American Fable is ambitious, maybe too much so sometimes, but there's an intense pleasure in the boldness of the film's style.
Solaris tells the story of a planet that reads minds, and obliges its visitors by devising and providing people they have lost, and miss. The Catch-22 is that the planet knows no more than its visitors know about these absent people. As the film opens, two astronauts have died in a space station circling the planet, and the survivors have sent back alarming messages. A psychiatrist named Chris Kelvin (George Clooney) is sent to the station, and when he awakens after his first night on board, his wife, Rheya (Natascha McElhone), is in bed with him. Some time earlier on earth, she had committed suicide.
"She's not human," Kelvin is warned by Dr. Helen Gordon (Viola Davis), one of the surviving crew members. Kelvin knows this materialization cannot be his wife, yet is confronted with a person who seems palpably real, shares memories with him and is flesh and blood. The other survivor, the goofy Snow (Jeremy Davies), asks, "I wonder if they can get pregnant?" This story originated with a Polish novel by Stanislaw Lem that is considered one of the major adornments of science fiction. It was made into a 1972 movie of the same name by the Russian master Andrei Tarkovsky. Now Steven Soderbergh has retold it in the kind of smart film that has people arguing about it on their way out of the theater.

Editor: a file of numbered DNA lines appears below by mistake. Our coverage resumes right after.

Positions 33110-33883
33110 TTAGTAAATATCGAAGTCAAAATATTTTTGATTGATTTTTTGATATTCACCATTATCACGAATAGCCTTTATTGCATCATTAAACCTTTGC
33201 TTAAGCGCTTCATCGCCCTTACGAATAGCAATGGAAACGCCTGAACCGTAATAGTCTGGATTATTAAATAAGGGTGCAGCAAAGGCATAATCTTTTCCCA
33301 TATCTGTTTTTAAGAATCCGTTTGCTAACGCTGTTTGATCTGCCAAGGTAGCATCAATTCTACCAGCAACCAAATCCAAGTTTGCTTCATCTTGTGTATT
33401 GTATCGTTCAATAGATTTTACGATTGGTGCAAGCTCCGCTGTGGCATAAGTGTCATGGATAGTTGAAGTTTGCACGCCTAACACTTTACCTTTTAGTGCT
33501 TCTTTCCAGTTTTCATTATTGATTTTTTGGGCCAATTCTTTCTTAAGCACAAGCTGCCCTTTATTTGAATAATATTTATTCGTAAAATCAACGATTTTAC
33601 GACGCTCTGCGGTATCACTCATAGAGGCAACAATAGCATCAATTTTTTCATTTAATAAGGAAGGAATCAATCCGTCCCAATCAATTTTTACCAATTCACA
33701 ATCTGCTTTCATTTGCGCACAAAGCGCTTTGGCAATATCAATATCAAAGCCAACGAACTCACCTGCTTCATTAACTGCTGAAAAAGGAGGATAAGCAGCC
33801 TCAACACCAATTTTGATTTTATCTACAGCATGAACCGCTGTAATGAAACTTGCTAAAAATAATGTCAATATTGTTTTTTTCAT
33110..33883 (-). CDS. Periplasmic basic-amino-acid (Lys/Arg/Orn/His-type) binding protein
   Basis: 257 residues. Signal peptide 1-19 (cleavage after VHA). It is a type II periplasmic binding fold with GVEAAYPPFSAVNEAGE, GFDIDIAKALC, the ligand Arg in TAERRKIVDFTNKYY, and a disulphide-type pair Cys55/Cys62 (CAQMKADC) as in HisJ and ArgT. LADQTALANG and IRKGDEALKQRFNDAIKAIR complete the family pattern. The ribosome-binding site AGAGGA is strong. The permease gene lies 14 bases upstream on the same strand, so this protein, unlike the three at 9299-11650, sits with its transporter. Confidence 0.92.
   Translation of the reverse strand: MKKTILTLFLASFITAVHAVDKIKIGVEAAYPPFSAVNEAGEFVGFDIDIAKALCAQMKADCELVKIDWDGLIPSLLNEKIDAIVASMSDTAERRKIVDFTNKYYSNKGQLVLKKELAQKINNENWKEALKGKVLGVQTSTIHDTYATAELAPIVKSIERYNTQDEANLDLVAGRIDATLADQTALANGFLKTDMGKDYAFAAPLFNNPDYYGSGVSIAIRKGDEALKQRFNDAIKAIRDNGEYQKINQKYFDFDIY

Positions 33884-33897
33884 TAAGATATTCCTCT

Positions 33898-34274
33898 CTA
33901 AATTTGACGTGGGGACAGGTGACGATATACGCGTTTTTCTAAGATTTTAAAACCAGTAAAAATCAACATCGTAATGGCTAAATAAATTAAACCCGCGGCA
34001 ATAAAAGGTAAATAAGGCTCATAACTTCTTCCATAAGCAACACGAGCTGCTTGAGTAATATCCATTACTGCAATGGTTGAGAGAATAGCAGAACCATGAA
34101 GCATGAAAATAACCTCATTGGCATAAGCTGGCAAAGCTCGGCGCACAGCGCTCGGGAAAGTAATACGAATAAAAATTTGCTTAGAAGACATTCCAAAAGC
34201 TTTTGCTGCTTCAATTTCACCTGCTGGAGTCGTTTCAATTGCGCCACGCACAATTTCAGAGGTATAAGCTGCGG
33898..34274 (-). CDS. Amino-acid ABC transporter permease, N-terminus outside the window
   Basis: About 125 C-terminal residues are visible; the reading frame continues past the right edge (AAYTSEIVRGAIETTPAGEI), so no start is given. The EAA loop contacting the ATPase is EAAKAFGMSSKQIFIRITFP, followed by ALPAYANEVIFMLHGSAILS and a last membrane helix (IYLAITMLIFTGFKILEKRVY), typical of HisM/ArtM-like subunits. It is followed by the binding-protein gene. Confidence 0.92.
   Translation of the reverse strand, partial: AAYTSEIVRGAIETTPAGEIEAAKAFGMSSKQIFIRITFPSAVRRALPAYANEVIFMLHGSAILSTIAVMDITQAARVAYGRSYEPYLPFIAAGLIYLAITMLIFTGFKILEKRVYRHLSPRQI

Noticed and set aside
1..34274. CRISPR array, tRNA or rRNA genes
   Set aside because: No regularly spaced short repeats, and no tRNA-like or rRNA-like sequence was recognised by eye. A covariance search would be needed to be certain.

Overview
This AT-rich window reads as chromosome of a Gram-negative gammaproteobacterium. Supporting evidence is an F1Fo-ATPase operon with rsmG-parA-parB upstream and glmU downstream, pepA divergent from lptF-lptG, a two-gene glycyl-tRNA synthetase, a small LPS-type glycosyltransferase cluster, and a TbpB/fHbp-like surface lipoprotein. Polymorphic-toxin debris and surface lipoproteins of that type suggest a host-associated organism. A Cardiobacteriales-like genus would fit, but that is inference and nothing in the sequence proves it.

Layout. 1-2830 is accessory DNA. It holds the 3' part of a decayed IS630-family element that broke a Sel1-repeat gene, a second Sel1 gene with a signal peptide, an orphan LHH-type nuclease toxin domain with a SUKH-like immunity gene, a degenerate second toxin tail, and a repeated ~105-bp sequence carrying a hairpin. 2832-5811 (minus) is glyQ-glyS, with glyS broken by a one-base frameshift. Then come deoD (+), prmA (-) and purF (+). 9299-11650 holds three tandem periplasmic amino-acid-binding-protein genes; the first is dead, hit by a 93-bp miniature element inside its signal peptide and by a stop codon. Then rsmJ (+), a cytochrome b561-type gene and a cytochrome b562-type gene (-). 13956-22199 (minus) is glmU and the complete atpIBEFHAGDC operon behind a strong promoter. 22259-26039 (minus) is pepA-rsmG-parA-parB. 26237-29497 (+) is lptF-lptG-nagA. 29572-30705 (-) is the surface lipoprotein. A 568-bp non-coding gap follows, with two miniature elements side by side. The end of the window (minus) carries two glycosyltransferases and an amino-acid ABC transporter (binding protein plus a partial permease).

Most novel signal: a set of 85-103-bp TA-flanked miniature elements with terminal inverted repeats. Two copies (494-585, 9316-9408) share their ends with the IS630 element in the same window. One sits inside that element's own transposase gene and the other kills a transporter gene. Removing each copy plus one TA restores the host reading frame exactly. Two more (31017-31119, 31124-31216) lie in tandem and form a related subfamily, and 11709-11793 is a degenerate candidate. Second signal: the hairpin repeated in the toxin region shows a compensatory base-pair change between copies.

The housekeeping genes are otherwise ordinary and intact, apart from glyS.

The movie needs science fiction to supply the planet and the space station, which furnish the premise and concentrate the action, but it is essentially a psychological drama. When Kelvin arrives on the space station, he finds the survivors seriously spooked. Soderbergh directs Jeremy Davies to escalate his usual style of tics and stutters, to the point where a word can hardly be uttered without his hands waving to evoke it from the air.
Even scarier is Gordon, the scientist played by Viola Davis, who has seen whatever catastrophe overtook the station and does not consider Kelvin part of the solution. In his gullibility will he believe his wife has somehow really been resurrected? And ... what does the planet want? Why does it do this? As a favor, or as a way of luring us into accepting manifestations of its own ego and need? Will the human race eventually be replaced by the Solaris version? Clooney has successfully survived being named People magazine's sexiest man alive by deliberately choosing projects that ignore that image. His alliance with Soderbergh, both as an actor and co-producer, shows a taste for challenge. Here, as Kelvin, he is intelligent, withdrawn, sad, puzzled. Certain this seems to be his wife, and although he knows intellectually that she is not, still--to destroy her would be ... inhuman. The screenplay develops a painful paradox out of that reality.
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